Sapphire Edge HD2 MiniPC Review



Product: Sapphire Edge HD2
Company: Sapphire
Author: James Prior
Editor: Charles Oliver
Date: September 8th, 2011

Performance Evaluation

Performance Evalution

We tested performance of the Edge HD2 using SiSoft Sandra 2011, comparing the raw numbers the Atom D525 and ION 2 combination against the AMD E-350 APU.

Minor advantage to the AMD E-350 in the Arithmetic performance test, but marginal real world impact.

Intel's D525 stands out in the CPU multi-media test, vs. the E-350, an advantage that is immediately reversed when using .NET. The Radeon cores inside the E-350 significantly outperform NVIDIA's ION 2.

AES encryption on the CPU is much lower than on the GPU, for both systems. In both tests, CPU and GPU performance of the AMD E-350 is significantly greater than of the Intel Atom D525 and NVIDIA ION 2. The Radeon cores offer a 16.5% advantage over the ION 2, and the Bobcat x86 cores of E-350 are 22% faster than the Atom D525. The ION 2 is 2.5x faster than the D525, while the Radeon cores are 2.3x faster than the Bobcat cores of the E-350.

Moving to SHA256 encryption throughput, the ION 2 is 3x faster than the D525. AMD's HD 6310 is 5x faster than the Bobcat cores of the E-350, which has near identical performance to the Atom's CPU cores. The Radeon cores are 1.71x faster than the ION 2.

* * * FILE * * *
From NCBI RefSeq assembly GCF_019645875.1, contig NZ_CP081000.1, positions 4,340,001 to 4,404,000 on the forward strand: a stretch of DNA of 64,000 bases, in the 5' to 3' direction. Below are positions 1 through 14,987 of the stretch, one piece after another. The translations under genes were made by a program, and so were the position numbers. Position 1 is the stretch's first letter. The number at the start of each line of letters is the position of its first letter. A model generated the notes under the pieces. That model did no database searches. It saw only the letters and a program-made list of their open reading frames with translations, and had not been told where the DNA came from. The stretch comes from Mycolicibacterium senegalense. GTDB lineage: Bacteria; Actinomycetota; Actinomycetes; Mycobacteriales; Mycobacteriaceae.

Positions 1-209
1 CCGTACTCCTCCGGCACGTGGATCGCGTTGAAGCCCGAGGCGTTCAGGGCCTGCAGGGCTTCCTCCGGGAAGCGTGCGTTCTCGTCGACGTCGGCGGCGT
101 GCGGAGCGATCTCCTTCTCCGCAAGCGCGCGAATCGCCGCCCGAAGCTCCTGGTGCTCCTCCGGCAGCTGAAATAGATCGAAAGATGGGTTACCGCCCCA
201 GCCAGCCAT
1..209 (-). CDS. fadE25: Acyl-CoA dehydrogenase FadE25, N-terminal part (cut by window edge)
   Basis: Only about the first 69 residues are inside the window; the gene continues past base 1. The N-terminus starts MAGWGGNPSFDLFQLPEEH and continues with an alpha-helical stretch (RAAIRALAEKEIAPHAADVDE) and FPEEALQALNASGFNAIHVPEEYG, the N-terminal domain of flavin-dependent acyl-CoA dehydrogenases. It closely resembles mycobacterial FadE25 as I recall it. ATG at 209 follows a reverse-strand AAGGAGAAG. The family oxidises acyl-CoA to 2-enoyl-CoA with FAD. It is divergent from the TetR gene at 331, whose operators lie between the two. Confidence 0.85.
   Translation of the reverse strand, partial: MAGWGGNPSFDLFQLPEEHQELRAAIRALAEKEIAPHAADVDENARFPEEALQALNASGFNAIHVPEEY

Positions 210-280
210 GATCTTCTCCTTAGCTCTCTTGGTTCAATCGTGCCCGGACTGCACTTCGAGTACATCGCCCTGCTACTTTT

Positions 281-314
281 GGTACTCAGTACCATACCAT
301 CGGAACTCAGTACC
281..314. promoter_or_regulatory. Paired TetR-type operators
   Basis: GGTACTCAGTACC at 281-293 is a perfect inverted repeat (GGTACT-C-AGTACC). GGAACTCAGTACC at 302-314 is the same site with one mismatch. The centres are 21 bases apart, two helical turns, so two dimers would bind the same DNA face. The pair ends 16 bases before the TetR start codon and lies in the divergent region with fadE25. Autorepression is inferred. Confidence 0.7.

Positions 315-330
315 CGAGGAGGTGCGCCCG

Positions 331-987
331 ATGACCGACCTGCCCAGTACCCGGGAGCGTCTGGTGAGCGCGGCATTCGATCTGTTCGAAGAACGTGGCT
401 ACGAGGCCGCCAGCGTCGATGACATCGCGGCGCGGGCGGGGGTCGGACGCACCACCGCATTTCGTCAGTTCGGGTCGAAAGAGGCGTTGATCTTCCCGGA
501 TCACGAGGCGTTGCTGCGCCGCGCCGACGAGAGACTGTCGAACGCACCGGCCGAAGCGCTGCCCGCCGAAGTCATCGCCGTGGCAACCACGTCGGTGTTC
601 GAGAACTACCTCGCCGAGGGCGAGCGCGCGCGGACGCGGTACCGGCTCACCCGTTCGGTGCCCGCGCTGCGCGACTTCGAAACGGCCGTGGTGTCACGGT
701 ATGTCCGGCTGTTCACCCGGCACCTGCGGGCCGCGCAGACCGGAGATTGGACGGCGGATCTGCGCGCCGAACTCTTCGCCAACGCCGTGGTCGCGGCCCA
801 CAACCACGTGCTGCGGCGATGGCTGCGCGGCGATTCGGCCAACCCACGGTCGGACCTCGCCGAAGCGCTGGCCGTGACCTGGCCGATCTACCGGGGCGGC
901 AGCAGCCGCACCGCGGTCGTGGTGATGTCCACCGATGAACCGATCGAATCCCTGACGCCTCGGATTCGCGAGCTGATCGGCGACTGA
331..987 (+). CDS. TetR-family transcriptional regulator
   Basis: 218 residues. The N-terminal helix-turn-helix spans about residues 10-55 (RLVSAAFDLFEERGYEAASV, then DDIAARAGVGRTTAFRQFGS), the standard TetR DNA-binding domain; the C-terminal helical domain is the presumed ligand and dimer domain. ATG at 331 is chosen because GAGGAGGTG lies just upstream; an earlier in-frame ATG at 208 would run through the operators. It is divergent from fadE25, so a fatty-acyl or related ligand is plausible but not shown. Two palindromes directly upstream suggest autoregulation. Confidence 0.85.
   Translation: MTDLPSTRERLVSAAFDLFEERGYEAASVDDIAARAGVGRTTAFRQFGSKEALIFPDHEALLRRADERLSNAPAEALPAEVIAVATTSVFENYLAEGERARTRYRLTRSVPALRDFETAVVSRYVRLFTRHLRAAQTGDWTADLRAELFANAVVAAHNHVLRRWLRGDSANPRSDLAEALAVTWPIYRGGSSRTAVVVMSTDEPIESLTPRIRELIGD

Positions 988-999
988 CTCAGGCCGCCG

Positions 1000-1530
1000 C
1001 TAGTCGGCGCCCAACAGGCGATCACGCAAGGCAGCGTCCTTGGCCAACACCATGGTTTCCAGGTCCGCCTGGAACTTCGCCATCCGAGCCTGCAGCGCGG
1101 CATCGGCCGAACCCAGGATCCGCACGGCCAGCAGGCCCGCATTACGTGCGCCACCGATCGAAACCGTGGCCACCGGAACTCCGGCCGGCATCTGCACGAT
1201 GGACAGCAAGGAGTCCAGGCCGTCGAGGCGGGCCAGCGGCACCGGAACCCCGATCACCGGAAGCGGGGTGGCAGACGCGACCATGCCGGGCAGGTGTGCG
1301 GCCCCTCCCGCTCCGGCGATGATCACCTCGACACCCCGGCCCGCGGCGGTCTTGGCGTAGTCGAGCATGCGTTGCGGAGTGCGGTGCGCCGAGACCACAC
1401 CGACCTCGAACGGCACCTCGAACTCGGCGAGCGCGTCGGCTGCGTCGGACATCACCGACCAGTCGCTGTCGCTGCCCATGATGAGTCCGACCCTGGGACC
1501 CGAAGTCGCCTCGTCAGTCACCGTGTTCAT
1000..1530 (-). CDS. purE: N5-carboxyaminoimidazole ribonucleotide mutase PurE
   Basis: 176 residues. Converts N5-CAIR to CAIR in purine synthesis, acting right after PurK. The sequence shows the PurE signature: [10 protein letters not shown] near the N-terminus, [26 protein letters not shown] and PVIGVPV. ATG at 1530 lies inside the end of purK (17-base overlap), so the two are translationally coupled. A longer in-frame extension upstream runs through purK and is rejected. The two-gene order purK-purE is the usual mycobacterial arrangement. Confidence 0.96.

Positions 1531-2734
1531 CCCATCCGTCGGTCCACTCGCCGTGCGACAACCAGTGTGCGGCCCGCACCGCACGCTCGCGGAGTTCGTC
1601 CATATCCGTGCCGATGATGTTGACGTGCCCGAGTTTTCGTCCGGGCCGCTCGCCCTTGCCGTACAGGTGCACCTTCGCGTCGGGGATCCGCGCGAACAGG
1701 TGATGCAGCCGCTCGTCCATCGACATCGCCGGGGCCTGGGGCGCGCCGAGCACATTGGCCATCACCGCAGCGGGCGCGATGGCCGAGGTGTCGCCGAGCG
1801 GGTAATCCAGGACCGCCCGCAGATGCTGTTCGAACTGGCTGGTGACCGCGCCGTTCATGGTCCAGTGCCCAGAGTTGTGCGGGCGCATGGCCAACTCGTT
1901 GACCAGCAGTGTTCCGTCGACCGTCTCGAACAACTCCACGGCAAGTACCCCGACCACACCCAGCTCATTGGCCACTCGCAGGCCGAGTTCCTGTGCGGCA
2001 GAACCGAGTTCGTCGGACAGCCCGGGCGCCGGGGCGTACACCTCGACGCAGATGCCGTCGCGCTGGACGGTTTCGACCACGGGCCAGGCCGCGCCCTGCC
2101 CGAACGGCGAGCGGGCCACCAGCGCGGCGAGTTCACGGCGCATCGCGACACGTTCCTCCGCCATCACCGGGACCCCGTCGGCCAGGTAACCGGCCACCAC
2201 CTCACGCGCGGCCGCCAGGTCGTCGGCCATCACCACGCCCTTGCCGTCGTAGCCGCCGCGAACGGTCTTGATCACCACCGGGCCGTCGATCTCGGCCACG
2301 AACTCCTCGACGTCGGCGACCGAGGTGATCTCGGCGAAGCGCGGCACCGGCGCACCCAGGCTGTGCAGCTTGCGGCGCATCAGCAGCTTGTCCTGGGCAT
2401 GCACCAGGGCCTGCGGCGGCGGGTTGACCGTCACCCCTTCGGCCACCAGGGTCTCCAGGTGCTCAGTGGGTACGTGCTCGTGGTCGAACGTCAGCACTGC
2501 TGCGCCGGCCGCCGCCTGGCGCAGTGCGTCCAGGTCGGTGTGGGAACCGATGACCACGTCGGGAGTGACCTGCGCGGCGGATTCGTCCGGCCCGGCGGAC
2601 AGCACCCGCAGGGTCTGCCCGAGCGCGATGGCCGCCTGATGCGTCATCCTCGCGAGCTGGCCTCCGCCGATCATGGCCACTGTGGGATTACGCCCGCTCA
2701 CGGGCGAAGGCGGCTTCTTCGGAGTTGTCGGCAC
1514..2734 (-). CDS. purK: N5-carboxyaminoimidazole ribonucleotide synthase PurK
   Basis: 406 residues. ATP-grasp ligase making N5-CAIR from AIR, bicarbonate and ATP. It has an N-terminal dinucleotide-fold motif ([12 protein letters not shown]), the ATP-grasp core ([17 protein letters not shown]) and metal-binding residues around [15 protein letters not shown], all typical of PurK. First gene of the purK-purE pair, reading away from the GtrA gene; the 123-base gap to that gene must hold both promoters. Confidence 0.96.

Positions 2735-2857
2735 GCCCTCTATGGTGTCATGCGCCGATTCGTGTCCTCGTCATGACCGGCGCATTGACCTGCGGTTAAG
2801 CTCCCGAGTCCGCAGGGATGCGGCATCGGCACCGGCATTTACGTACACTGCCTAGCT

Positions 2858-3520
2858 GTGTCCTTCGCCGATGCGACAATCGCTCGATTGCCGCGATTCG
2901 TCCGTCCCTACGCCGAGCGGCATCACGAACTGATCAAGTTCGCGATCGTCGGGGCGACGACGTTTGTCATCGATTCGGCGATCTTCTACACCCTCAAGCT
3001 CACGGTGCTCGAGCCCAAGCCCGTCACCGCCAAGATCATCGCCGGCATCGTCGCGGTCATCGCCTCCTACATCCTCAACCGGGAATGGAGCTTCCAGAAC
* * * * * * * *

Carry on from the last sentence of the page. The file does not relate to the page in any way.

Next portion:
The memory bandwidth test produces a very low result for the ION 2, only just over 1GB/s thanks to the DDR2 chip used, along way off from the Radeon HD 6310. The Atom D525 scores close to AMD's E-350, with the difference down to the platform support - Intel DDR3-800, AMD DDR3-1066. Both the Atom and APU support only single channel - two sticks don't offer more bandwidth.

Usability Tests

Finally, we performed usability tests using Internet Explorer 9, Firefox 6, Windows Media Player and DiVX Plus Player on various different media files.

At 720p the Edge HD2 has no problems with any content, smooth and without jitter or judder for DVD, Blu-ray rips, Netflix and Hulu streams. Deinterlacing performance is good, and PureVideo HD hardware accelerates H.264, VC-1, WMV and MPEG-2 HD offer upscaling to 1080i.

At 1080p it all goes wrong for the Edge HD2 and stutters and judders are the order of the day, lots of CPU use and frames dropping everywhere. AMD's Brazos platform really shone here, handling the same content with ease and providing post processing options with more granular control than NVIDIA's Forceware drivers.

If you are considering either system for a Full HD media center, AMD's Brazos platform is a better choice although the best choice for performance is actually AMD's Lynx platform, using the A-series APU. That's a big jump in power, as well as performance.